Records StorageMYTH

My paper records storage company, data center, online backup, and hosted Cloud software vendor each say they are not a HIPAA Business Associates because they never look at our data. They say it is sealed in boxes, encrypted, or locked in server racks they cannot access, so they should be considered a Conduit, like the post office, not a HIPAA Business Associate.

FACT

False.  The HIPAA Omnibus Final Rule states that “an entity that maintains protected health information on behalf of a covered entity is a business associate and not a conduit, even if the entity does not actually view the protected health information.”

Many companies are still denying that they maintain protected health information, even though they concede that they store sealed boxes or encrypted patient data, or house servers that contain data. They continue to believe they aren’t Business Associates because they do not access your data. They are angry that they must comply. Some think the rule will be changed before September.  If they continue to deny their obligation for compliance, or think their engineers and technicians can do it for them, they will miss the deadline and leave you at risk. This is the time for you to either get a firm commitment from them or find another vendor. Don’t wait until the compliance deadline, or a data breach, to find out your vendor did not comply with the regulations.

Data CenterMYTH

My data center says they are SAS 70, SSAE-16, and SOC-2 compliant, so they are compliant  as a HIPAA Business Associate.

FACT

False. SAS 70, SSAE-16, and SOC 2 are accounting industry compliance standards and do not meet the same requirements as HIPAA, which has its own framework and terminology. While there are overlapping requirements, when faced with a HIPAA audit or data breach investigation you cannot expect a HIPAA auditor or investigator to accept an accountant’s compliance report that does not meet HIPAA standards.

This article from www.datacenterknowledge.com also addresses the idea that compliance can be mixed between requirements.

This reader’s comment is also relevant:

Certainly SOC 2 brings a somewhat better level of objectivity to data center audits than SSAE 16 (SOC 1), but it is not a substitute for a HIPAA audit. HIPAA requires specific policy, personnel training and breach remediation processes that are not covered in SOC 2 audits. In addition the HIPAA security rules are very different than SOC 2 standards…While SOC 2 helps data centers move towards a more objective audit, it’s not a substitute for HIPAA or a PCI audit… You can bet that HHS isn’t going to accept SOC 2 as a proxy for HIPAA compliance when it comes to penalties associated with PHI breaches.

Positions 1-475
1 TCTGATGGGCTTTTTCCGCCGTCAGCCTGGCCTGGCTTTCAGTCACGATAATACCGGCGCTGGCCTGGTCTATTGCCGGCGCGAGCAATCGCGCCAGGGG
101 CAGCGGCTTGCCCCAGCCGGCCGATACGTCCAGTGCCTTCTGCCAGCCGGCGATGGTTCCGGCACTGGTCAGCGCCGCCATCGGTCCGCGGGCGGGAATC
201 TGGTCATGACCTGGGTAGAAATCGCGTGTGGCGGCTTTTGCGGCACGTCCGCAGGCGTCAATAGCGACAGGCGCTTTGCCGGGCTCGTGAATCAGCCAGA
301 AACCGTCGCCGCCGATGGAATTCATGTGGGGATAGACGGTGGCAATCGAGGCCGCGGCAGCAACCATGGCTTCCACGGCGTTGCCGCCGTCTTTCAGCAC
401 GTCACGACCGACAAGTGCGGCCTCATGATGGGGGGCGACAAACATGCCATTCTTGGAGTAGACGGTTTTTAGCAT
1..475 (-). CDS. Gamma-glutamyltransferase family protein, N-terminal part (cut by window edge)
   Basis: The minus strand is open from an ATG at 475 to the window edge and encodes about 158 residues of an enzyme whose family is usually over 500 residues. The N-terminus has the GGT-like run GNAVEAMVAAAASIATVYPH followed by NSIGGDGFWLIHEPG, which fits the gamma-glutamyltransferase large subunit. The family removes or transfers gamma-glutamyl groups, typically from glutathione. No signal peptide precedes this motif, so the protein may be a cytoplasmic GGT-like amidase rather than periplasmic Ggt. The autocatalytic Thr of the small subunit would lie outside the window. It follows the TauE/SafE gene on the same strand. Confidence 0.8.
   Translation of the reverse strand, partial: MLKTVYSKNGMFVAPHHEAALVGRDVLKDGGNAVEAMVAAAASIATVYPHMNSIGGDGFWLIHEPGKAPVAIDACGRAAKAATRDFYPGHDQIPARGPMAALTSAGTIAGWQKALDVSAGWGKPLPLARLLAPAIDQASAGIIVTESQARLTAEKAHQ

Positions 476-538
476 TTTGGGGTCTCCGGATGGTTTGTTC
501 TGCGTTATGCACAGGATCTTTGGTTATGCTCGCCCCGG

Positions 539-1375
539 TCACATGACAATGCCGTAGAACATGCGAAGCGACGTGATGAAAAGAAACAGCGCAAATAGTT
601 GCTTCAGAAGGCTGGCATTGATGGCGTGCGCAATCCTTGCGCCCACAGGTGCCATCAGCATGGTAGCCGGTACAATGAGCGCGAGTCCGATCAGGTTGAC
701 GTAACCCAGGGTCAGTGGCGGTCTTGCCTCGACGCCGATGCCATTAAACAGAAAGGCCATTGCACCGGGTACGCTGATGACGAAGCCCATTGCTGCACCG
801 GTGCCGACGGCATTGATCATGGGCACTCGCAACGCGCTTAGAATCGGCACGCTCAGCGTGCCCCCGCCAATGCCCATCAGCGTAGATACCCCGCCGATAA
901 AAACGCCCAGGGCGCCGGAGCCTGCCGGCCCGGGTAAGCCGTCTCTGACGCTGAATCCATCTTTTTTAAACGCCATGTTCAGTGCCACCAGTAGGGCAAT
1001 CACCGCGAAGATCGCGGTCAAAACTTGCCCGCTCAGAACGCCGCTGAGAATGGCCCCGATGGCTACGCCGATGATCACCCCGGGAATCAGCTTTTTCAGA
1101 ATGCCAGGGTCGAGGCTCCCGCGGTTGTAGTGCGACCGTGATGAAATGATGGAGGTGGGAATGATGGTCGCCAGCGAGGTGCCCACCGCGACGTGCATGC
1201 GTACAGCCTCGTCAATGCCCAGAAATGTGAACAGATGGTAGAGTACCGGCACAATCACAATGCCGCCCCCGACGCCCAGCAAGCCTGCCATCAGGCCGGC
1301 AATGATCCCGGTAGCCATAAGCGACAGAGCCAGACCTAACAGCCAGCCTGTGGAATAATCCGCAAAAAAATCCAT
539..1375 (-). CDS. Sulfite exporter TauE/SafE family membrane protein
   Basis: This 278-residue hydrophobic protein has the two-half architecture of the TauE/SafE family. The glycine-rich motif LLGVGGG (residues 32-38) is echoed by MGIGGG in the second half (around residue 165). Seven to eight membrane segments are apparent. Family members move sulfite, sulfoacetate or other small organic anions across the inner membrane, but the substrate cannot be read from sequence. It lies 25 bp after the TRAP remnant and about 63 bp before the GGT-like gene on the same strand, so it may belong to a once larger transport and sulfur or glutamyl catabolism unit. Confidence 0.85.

MYTH

I don’t have the time to handle everything in our practice, plus the new HIPAA Business Associate requirements. I don’t understand technology well enough to know if my vendors are really compliant, and I don’t know how to review their HIPAA Risk Analysis to make sure it meets HIPAA standards.

FACT

True. It takes time, effort, and knowledge of both HIPAA technology systems to make sure that Business Associates aren’t just signing your agreements and saying they are compliant. You could do the risk analysis yourself, but the US Department of Health and Human Services has stated that “doing a thorough and professional risk analysis that will stand up to a compliance review will require expert knowledge that could be obtained through services of an experienced outside professional.”

4Medapproved can help you manage your HIPAA Business Associate’s compliance. We know HIPAA, we know technology systems, we are certified and experienced with Risk Analysis, and we can audit your Business Associates to protect your practice. For a free HIPAA Business Associate Compliance checklist and more information about our services, contact Penny Smith (p.smith@4medapproved.com).

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Category: General Interest, Health IT, Healthcare Industry, HIPAA and Security, HIPAA Business Associate, HIPAA Covered Entity, Industry Participants

About the Author ()

Mike Semel is certified in HIPAA and has been the CIO for a hospital (Covered Entity) and has provided IT support for healthcare providers (as a Business Associate.) Mike is certified in Business Continuity planning and helped develop the CompTIA Security Trustmark. Semel Consulting offers a managed compliance service called HIPAA SOS, compliance audits, Meaningful Use Security Risk Analysis, and business continuity planning. Visit www.semelconsulting.com for more information.